Care founded in Saltsjöbaden

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Care founded in Saltsjöbaden

1903

Saltsjöbadens Sanatorium och Badanstalt (the Saltsjöbaden Sanatorium and Spa) was opened with great ceremony on 15 June 1903. Today, Vardaga and Nytida occupy these historic premises, providing a residential care home for the elderly and day centre offering occupational engagement.

The well-known landmarks of the white-painted and equally imposing Grand Hotel Saltsjöbaden and Saltsjöbaden Hospital stand like twins, situated some distance apart on the east coast of Sweden, in this popular health and seaside resort. The hotel was built at the end of the 19th century the hospital was built in the early 20th century.

The hotel opened its doors in 1893, and a sanatorium soon opened nearby; however, a weak economy resulted in the closure of the latter. The AB Saltsjön-Stockholm Railway Company, dominated by the famous Wallenberg financier family, embraced the concept of a combined medical enterprise and hotel, and built the Saltsjöbaden Sanatorium and Spa. With its swimming pool, electrotherapy and other facilities that attracted fashionable society, the hotel became a huge success.

Hotell bill paid with art

Extensions and redevelopment followed – as did new forms of therapy. In 1957 the business was sold to Stockholm County Council, which became responsible for the cost of providing care. This probably would have pleased artist Albert Engström, who painted a self-portrait which he is said to have donated to the hotel because he didn’t have enough money to pay for his stay. The painting now hangs in the hotel’s club room, which is also called the Albert Engström Room.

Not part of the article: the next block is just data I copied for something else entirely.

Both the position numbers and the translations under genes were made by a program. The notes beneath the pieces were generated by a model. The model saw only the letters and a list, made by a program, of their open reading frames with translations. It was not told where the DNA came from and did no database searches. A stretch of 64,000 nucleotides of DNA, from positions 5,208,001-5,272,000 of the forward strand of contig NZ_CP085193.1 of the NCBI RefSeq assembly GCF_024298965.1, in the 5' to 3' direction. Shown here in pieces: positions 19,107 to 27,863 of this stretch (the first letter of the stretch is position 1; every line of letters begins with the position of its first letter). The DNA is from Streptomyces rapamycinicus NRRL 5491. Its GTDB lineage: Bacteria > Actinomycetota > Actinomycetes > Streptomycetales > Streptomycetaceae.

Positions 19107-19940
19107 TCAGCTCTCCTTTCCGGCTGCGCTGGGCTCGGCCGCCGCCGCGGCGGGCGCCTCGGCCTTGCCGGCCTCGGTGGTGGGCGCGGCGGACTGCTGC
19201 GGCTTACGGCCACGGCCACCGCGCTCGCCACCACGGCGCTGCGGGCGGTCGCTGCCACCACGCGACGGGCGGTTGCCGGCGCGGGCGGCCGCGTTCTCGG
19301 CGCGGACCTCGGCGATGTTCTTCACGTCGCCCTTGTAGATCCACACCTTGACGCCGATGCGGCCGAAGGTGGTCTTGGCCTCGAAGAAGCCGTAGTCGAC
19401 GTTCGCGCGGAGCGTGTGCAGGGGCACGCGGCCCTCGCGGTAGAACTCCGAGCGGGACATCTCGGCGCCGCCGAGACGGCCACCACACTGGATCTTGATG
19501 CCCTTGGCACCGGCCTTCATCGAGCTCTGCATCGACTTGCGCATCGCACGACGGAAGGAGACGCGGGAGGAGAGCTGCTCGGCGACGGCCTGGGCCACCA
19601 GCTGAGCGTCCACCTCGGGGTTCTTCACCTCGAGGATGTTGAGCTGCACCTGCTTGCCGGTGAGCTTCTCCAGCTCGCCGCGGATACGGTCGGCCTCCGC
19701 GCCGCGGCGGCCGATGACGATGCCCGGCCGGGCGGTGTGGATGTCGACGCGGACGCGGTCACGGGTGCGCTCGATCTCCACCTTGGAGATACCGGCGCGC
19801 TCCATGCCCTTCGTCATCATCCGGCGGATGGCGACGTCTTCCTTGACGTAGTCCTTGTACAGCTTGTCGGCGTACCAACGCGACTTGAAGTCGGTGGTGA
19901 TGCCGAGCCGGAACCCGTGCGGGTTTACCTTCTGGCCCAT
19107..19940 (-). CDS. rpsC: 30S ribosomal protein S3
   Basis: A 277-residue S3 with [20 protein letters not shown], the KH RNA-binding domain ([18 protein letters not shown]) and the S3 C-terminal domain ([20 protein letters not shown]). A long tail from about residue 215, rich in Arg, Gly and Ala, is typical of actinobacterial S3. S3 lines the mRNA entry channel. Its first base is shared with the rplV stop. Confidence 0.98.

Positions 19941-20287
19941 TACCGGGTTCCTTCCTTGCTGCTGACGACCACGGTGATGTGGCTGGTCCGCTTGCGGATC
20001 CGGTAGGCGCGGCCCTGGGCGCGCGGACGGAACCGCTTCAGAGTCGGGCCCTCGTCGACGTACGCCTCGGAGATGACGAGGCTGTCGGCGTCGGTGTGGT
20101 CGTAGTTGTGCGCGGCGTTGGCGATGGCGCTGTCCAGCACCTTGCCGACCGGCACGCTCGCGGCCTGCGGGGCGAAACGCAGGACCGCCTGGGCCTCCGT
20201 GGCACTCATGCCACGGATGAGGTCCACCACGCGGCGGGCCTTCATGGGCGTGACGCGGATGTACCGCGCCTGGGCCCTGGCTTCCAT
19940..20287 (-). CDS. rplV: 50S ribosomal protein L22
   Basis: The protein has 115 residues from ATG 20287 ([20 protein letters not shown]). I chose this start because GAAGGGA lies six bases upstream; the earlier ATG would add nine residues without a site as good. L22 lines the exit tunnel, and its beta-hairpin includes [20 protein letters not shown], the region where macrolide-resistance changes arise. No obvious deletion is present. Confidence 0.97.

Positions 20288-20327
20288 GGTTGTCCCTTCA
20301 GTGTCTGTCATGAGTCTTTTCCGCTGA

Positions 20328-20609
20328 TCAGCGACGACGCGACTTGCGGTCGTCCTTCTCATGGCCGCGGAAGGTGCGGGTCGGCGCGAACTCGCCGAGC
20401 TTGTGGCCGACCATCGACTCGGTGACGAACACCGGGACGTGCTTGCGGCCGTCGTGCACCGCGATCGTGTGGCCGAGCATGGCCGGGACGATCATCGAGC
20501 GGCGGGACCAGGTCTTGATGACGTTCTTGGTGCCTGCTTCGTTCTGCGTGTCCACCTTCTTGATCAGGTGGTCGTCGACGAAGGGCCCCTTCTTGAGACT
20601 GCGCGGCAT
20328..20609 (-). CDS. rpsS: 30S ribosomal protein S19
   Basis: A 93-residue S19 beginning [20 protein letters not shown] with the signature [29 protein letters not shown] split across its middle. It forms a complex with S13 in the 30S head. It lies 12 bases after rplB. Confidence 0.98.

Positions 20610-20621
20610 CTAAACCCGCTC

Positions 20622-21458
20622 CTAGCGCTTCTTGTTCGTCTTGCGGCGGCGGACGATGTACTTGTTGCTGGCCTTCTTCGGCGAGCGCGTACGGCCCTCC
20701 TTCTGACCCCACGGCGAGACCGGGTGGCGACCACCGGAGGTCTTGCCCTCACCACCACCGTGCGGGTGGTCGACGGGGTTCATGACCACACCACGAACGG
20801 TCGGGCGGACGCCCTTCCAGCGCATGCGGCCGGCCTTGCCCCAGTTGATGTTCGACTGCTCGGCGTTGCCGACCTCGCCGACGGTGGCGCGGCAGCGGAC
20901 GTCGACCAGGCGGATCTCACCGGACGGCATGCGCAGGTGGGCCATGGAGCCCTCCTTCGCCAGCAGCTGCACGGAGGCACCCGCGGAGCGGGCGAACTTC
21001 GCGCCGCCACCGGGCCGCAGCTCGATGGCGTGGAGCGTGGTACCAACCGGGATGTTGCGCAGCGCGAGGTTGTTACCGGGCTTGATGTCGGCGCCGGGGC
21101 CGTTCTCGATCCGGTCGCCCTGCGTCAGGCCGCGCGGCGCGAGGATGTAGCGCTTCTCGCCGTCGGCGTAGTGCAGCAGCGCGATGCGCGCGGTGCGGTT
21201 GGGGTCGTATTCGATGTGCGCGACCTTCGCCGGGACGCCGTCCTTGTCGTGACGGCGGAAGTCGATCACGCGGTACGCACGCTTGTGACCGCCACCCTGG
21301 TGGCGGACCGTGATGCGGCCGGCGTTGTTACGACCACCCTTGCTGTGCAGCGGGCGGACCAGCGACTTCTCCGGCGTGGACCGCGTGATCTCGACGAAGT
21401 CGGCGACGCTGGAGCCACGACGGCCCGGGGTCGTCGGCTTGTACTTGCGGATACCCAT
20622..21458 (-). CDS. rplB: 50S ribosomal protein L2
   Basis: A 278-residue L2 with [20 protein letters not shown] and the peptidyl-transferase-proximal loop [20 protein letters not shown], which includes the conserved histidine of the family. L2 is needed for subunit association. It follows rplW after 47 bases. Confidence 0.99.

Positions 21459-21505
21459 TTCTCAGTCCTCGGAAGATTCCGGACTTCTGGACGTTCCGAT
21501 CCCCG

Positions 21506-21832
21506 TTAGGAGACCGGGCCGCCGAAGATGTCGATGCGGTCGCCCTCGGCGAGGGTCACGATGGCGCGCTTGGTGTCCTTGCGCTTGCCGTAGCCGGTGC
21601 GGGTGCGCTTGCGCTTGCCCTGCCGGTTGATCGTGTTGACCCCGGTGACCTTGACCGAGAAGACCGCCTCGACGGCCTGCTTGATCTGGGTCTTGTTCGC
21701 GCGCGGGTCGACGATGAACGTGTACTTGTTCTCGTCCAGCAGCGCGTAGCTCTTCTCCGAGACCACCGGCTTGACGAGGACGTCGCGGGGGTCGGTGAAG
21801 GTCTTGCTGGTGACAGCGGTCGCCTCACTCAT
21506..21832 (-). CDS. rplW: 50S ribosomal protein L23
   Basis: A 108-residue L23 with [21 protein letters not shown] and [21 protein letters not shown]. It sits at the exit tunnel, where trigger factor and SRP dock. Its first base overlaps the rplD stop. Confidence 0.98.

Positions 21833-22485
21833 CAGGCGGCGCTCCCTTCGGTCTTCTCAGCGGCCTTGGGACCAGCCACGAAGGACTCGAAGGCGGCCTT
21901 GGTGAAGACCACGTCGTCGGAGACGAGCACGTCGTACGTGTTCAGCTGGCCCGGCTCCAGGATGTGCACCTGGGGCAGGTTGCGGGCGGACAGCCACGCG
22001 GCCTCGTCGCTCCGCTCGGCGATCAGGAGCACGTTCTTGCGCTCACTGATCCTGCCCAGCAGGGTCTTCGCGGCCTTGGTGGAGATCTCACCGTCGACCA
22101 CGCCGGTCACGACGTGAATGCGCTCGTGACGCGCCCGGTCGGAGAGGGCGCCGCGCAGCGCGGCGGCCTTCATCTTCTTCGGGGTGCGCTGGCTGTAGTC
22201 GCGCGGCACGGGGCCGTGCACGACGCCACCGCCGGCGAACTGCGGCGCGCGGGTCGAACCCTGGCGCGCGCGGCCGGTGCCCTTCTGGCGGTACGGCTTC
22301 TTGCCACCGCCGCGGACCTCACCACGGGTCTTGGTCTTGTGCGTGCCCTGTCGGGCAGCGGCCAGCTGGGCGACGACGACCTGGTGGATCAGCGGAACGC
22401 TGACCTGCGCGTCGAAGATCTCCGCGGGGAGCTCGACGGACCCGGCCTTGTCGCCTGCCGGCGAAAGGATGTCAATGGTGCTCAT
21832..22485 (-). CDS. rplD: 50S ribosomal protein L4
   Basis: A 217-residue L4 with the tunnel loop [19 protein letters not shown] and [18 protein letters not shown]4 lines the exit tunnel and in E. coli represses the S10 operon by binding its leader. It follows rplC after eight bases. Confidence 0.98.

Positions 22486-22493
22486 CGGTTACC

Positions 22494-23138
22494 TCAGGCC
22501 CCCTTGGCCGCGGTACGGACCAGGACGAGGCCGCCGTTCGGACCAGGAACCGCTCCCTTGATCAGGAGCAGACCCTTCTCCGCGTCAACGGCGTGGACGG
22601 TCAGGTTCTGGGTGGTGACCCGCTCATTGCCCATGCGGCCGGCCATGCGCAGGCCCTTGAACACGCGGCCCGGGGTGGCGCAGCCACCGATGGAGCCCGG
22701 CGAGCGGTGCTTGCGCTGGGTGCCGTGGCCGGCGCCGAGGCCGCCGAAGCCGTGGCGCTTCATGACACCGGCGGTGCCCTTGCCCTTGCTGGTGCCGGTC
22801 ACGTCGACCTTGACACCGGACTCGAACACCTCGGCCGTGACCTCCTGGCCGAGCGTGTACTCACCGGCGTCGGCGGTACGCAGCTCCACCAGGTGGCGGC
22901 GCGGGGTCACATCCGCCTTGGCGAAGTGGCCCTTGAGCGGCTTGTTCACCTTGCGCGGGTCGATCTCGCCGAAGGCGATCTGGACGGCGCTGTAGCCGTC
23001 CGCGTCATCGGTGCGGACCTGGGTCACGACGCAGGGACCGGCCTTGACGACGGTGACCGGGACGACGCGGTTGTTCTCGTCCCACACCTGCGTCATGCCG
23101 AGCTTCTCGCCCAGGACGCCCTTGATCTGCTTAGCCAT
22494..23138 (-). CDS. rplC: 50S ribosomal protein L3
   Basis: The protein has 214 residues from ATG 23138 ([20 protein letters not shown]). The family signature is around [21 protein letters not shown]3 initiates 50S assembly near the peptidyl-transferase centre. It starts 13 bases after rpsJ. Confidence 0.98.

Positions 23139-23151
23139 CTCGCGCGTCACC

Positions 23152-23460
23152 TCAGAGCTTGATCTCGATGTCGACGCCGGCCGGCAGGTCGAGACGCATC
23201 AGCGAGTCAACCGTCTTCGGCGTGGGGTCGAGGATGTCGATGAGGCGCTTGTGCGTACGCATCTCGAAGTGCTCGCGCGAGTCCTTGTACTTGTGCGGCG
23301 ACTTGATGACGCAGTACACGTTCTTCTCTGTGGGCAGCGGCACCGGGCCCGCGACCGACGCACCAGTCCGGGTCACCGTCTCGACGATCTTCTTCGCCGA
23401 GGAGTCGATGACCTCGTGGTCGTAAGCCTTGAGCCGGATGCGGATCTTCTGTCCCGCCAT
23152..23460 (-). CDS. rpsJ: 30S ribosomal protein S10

1994 heralded the beginning of a new era. The hospital became privately owned once again when it was bought by Swedish healthcare providers Svensk Hälsovård AB. In connection with the acquisition, the company signed contracts for orthopaedic and cardiac rehabilitation services as well as for elderly care, for which Nacka Municipality was the biggest client.

“Thanks to the wonderful customer-oriented ‘Saltsjöbad spirit’ which had been built up over many years, the hospital could be expanded. The biggest change was creating a more efficient organisation through systematic quality improvement,” recalls residential coordinator Annica Norén.

Touch of luxury

Vardaga’s residential care home for the elderly has places for 92 persons, and offers both permanent and short-stay accommodation. A wealth of artwork and tapestry-adorned common rooms for socialising add a touch of luxury to the accommodation – as does the sea view from the top terrace and the large park surrounding the facilities.

In 1996 Svenska Hälsovård became part of today’s Ambea. In 2012 Ambea wound up the responsibility for specialist care, which until then had also been provided at Saltsjöbaden Hospital. Today the focus is on elderly age care and Nytida’s day centre, Primo, which is also housed in the traditional premises and offers occupational engagement.

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